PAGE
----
Business English | Business Philosophies

Business English | Business Philosophies

Audio Episode

What is this episode about?

Learn about Mass Customization, Benchmarking and other business philosophies in this new Business English episode from English Plus Podcast.

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Business Philosophies

Mass customization

Production lines are good for mass production – producing large numbers of similar products. Manufacturers try to make standard products, with few variations, that as many people as possible will want to buy. Standardization is the most important factor.

Custom-built or tailor-made products, where each product is made to meet the specifications, requirements or needs of a particular customer, are more expensive to produce, of course.

The management thinker Joseph Pine and others talk about the possibilities of mass customization, where products are made in large quantities, but each one is made to the specifications of the buyer – the person or organization buying it. Dell Computers, where each computer is made for a particular buyer, is the best-known example of this.


Wikinomics: How Mass Collaboration Changes Everything is a book by Don Tapscott and Anthony D. Williams. In it, they explain that Wikinomics is a form of mass collaboration, where companies have large numbers of people working together on the internet to solve problems and develop products. This is totally unlike current business methods and the authors predict that it will be a key to business success in the future. It is like an extreme form of outsourcing. They say that customers who contribute to the design and development of products should be called prosumers – they work together to make things in a process of peer collaboration and co-creation.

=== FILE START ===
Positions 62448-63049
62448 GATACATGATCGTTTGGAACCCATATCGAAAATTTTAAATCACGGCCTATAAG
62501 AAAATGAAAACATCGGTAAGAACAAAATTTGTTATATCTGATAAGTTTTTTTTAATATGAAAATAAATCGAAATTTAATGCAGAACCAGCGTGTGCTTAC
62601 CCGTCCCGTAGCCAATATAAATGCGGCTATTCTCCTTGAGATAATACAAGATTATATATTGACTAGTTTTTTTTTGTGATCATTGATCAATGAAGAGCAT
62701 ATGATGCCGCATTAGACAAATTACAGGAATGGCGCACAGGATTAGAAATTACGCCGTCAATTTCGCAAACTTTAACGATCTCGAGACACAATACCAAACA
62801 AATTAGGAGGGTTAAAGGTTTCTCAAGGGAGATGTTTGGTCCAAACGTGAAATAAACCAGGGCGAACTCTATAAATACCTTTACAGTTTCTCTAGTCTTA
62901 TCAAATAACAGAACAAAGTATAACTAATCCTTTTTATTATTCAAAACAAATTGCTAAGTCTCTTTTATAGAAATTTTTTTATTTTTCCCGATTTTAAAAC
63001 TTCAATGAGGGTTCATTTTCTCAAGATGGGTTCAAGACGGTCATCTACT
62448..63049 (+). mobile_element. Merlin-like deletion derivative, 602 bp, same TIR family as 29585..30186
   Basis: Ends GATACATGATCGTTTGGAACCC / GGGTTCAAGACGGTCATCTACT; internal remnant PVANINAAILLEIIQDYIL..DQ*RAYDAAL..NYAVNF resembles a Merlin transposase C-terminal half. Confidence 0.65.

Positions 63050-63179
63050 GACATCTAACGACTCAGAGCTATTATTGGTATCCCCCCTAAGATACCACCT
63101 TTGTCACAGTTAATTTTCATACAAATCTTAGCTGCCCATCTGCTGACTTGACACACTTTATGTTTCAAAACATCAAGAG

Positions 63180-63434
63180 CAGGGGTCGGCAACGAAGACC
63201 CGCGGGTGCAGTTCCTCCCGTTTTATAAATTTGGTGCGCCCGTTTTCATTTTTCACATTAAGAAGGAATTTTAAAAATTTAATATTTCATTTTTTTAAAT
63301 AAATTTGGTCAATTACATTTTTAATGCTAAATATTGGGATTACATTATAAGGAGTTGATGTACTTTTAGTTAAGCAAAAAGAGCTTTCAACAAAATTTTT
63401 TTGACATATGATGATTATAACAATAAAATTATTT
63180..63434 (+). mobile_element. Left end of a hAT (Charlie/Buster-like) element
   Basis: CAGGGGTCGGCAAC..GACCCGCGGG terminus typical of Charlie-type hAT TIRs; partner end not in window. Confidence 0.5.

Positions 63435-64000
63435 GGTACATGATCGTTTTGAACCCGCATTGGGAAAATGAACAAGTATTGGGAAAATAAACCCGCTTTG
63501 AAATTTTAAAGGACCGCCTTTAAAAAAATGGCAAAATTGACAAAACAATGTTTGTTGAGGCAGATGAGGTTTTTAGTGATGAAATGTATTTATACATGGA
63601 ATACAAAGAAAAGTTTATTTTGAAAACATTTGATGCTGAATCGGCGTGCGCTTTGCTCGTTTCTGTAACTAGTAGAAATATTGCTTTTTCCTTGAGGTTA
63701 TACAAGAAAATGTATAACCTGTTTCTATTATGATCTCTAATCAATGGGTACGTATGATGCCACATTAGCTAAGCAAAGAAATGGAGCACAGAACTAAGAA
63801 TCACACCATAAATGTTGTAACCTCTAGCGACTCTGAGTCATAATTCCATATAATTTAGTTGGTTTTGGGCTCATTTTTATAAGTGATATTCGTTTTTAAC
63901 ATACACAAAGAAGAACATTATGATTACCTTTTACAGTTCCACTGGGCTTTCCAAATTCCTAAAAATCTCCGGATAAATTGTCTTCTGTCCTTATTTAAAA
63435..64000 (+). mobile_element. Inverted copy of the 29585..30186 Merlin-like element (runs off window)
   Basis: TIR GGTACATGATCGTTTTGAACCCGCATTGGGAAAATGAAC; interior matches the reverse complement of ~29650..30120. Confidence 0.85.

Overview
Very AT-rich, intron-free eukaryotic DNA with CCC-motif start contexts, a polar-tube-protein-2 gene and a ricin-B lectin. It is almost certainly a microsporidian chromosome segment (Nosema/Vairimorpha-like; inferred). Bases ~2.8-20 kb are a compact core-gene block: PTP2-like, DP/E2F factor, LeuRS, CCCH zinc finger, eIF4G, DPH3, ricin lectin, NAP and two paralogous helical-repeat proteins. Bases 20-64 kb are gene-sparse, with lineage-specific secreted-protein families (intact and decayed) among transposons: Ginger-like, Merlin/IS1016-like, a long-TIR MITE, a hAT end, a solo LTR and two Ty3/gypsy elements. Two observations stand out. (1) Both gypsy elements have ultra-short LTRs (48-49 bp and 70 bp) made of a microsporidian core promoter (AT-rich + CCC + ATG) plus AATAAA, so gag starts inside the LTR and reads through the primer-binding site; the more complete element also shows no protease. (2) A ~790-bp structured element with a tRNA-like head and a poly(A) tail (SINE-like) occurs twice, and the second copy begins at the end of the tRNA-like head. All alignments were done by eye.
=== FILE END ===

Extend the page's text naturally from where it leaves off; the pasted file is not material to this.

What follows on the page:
The long tail

Another challenge to mass production is the long tail. In The Long Tail: Why the Future of Business is Selling Less of More, Chris Anderson says that the mass production model – way of doing things – does not apply to many products, such as selling books and music on the internet. In a large catalogue of items, the cost of selling the least popular item is only slightly more than selling the most popular. Amazon has used this model to great advantage, profitably selling small numbers of specialized books, as well as large numbers of popular ones. Economies of scale and the learning curve, where the cost of a product comes down in relation to the amount produced, do not apply.


Jim is production manager at an electricity power station in Australia. He says, ‘We use a system called benchmarking to compare our performance to performance levels in other power stations. We’ve recently been to the UK to see how the best power stations operate, to see the best practice in the industry, and to copy it. We’ve managed to halve the number of workers, and now our productivity is as good as the best power stations in the UK.’

Benchmarking can be seen as another form of collaboration – people and companies working together. Of course, a company will want to hold on to its industrial secrets – prevent competitors from obtaining information about its better performance in a particular area.

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